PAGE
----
And now about the stock market. A new study, completed last June, showed that there has been a cycle of about nine years in length in industrial common stock prices.

“As nearly as can be determined at present, the length of this cycle is 9.2 years,” Mr. Dewey says. “This is the most important single cycle discovered to date in industrial stock market prices.”

But there is an important point to consider, and it demonstrates the weakness of cycle study in the stock market up to now. You can’t—at least not yet—say with assurance that the market will hit a high every 9.2 years, and thus make a killing every time. You can’t do it because this 9.2 cycle is only one of many forces operating in the stock market, just as flour is only one of many ingredients in chocolate cake.

Nevertheless, patterns are clearly evident— off in timing here and there, but apparent. And, says Mr. Dewey, “the next crest of the ideal wave is due late in 1955.”

Nobody knows the why of cycles. Science admittedly doesn’t know the answer yet. But science in the meantime is using the knowledge it does have to throw light on the future.

That light may shine on women’s clothes female fashion cycles, it has been discovered, run for 35 years, from body-hugging modes to full bustles. Prediction: At the rate things are going, we can expect bustles back in style in 1970.

Or that light may shine on the future of the world—Dr. Wheeler has noted a correlation between history and climate cycles of 45, 90 and 510 years. When warm seasons replace cold ones, the world basks in a period of idealism, such as the Italian Renaissance. In cold periods, regimes topple, cruelty takes over, dictators come to the fore, the birth rate drops.

Prediction: The world will enter a cold trough in 1980 and come out of it in the year 2000, when the brotherhood of man will reign in a universal democracy, and tolerance, international amity and good will envelop the earth and its people.

Do cycles really rule your life? Well, as recently as last October, cycle students came up with this almost unbelievable fact: a 37-year cycle was plainly seen in 12 separate and completely unrelated things, ranging from wheat and cotton prices to the frequency of sunspots and the growth of Arizona pine trees!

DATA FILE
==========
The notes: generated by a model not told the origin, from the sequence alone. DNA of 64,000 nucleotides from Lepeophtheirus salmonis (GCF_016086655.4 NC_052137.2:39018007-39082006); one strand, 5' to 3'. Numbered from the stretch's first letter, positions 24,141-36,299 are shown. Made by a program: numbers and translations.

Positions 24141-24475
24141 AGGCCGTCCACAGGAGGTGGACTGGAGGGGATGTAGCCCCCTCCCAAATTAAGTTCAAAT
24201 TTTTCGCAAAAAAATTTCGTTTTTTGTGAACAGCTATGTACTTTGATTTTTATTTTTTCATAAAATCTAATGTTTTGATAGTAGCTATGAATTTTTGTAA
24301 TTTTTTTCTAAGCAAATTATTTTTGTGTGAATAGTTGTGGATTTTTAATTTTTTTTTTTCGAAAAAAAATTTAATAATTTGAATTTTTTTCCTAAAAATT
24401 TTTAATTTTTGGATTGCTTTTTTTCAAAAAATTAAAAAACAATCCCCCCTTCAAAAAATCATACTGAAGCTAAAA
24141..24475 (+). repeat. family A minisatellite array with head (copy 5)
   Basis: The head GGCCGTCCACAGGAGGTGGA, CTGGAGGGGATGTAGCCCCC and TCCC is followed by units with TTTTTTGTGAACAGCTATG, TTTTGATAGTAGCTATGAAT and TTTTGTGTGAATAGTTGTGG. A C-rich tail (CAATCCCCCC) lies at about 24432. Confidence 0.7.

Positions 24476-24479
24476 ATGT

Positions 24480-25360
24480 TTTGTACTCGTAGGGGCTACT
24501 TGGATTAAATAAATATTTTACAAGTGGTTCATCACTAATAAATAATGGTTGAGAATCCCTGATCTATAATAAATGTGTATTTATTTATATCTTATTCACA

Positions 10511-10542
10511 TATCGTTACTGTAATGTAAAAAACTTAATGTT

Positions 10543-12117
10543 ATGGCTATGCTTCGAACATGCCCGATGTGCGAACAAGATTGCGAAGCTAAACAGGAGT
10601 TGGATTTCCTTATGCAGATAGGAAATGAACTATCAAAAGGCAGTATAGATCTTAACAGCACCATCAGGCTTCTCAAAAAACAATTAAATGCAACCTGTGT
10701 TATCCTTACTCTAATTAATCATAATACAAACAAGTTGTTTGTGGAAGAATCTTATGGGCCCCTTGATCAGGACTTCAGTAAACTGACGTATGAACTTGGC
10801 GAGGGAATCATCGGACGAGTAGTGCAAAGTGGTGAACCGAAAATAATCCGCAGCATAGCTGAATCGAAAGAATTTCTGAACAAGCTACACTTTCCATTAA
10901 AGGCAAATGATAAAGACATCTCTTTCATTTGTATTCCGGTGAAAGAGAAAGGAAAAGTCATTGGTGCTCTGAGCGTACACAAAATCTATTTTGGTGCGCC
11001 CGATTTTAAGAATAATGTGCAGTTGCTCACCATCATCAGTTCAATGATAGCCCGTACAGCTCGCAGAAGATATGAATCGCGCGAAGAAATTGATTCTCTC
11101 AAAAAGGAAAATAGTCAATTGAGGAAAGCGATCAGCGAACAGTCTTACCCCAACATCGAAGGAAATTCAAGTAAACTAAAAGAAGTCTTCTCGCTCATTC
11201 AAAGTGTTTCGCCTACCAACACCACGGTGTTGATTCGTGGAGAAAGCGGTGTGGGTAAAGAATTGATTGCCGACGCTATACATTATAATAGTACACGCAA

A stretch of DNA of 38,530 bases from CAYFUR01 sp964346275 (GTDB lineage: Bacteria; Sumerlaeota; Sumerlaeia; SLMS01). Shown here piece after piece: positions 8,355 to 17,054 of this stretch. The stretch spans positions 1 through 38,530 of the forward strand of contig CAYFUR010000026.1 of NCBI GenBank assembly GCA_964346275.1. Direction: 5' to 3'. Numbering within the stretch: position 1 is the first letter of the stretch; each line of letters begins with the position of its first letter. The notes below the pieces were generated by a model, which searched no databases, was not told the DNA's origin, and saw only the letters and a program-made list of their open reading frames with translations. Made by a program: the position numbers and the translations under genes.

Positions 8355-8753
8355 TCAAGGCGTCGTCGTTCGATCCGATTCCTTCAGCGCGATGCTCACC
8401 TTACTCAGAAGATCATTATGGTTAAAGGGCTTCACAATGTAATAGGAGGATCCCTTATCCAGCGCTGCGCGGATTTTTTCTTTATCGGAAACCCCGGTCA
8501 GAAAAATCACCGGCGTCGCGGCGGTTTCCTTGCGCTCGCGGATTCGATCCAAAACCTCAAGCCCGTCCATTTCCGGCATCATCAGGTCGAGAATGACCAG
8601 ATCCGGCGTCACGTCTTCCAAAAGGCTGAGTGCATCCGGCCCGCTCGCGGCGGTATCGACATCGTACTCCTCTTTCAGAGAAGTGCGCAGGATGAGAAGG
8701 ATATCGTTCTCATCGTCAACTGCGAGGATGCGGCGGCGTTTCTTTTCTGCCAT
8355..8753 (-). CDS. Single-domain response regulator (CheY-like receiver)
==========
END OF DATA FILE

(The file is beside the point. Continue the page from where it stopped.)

The scientists reached back 1,500 years and found the same 37-year interval in the frequency of the aurora borealis, the recurrence of Chinese earthquakes, floods of the Nile River, temperatures at New Haven, Conn., severe winters in Europe and a number of other things.

Only an accident of cosmic proportions? “Certainly,” say the unbelievers. “Hardly,” say many reputable scientists. Something must be behind it, they say. Something vast, unreachable, as yet beyond the grasp of man’s intellect.

Certainly scientists are now striving toward an understanding of this mystery. And if and when they finally come to know all about cycles, the world may be shocked to discover that its destiny is in its own hands.

  1. Blurgle says: May 30, 200711:28 pm

    Let’s see how they stack up.

    Prediction: THE stock market will hit the crest of a rising wave in the mid-1950s.

    Reality: It did rise in the mid 1950s, but it didn’t crest; after a short recession in 1957 it rose even higher in the late 1950s and through the 60s.

    Prediction: Diphtheria and influenza will strike hard in the U. S. in 1953.

    Reality: Immunization against diphtheria meant no US epidemic. Influenza did not strike any harder than normal in the US. The US was however struck with a polio epidemic in the mid 50s, with the South (and especially military bases) particularly hard-hit.

    Prediction: the peak [of war] will probably be reached in the early 1960s.

    Reality: Although the Cuban Missile Crisis almost caused a war, the early 60s don’t seem to have been more volatile than any other time. (I’m not counting just wars in which the US participated but wars in general, including civil wars.)

    Prediction: we can expect bustles back in style in 1970.

    Reality: Bustles did not come back in 1970. Bustles have never come back. Bustles will never come back (my prediction). However, I have a feeling ye olde writer doesn’t know his bustle from his crinoline.

    Prediction: The world will enter a cold trough in 1980 and come out of it in the year 2000, when the brotherhood of man will reign in a universal democracy, and tolerance, international amity and good will envelop the earth and its people.

    Reality: I wish.